Changing facts, changing minds:it’s what Science is all about

“When the facts change I change my mind” remarked JM Keynes. He was an economist, but his words presciently introduce the whole basis of the scientific method. Two examples of this working beautifully come both from today’s Guardian.

In the first example the discovery of a humble little fish fossil, called Minjinia turgensis, which is about 410 million years old, upends all our theories about how vertebrates evolved.* Every schoolchild was taught: first came little creatures like lancelets, then simple fish called placoderms with skeletons made of soft cartilage. Sharks, rays and the rock salmon beloved of the British fish and chip shop kept this design. Later on other fishes (think cod, haddock or trout) evolved a skeleton of bone. Now it seems Minjinia too had a skeleton of bone, implying that this came first, and our cartiliginous friends lost theirs later on the way. Another way in which a new discovery upsets the apple cart.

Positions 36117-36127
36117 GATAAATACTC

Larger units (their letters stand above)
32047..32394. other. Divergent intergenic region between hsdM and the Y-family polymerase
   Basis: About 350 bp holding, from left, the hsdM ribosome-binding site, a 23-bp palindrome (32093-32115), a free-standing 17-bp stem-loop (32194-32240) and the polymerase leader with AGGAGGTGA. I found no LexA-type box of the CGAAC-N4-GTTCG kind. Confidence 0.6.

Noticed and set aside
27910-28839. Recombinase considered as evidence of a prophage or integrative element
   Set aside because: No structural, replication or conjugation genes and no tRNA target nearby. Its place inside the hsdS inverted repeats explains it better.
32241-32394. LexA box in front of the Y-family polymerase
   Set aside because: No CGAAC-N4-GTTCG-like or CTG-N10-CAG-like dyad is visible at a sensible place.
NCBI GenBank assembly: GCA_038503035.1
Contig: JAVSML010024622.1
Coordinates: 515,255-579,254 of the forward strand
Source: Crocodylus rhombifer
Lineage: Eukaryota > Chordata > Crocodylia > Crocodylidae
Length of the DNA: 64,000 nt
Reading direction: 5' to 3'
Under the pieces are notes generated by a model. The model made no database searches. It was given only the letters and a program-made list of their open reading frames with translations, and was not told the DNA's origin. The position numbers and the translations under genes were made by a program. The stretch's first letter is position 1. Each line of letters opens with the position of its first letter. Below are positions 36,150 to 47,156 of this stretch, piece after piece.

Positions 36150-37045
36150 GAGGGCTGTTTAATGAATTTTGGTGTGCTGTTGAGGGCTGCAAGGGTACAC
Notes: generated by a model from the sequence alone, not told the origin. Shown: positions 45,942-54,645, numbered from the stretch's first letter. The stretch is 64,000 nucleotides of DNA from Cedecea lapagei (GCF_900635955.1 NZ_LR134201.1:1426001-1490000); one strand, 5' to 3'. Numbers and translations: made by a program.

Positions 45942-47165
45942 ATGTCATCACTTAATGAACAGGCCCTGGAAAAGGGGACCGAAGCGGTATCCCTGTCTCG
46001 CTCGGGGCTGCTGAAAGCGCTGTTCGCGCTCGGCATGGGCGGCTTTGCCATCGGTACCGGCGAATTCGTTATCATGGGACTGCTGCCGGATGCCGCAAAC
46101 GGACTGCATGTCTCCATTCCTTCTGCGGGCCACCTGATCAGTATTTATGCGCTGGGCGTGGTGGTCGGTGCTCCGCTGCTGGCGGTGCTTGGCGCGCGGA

Talking of apple carts, are we missing something in the hunt for life on other worlds? Is our thinking too constrained? Is life always based on water? Does it have to follow the laws of Darwinian Natural Selection? Stuart Bartlett and James Wong of the University of Washington propose a broader definition of something called lyfe, which may help us spread the net further. According to them , lyfe:

1 Draws energy sources from the environment 2 Grows exponentially 3 regulates itself 4 learns and remembers things about its environment

Experts and scholars have been drawing up lists of things for centuries but if this helps even a little, we think it’s worth pursuing. Remember: nothing is so well hidden as things which are hiding in plain sight.

https://www.theguardian.com/science/2020/sep/05/are-aliens-hiding-in-plain-sight

https://www.theguardian.com/environment/2020/sep/07/fossil-upends-theory-of-how-shark-skeletons-evolved-say-scientists

#astrobiology #life #bonyfish #evolution #vertebrates

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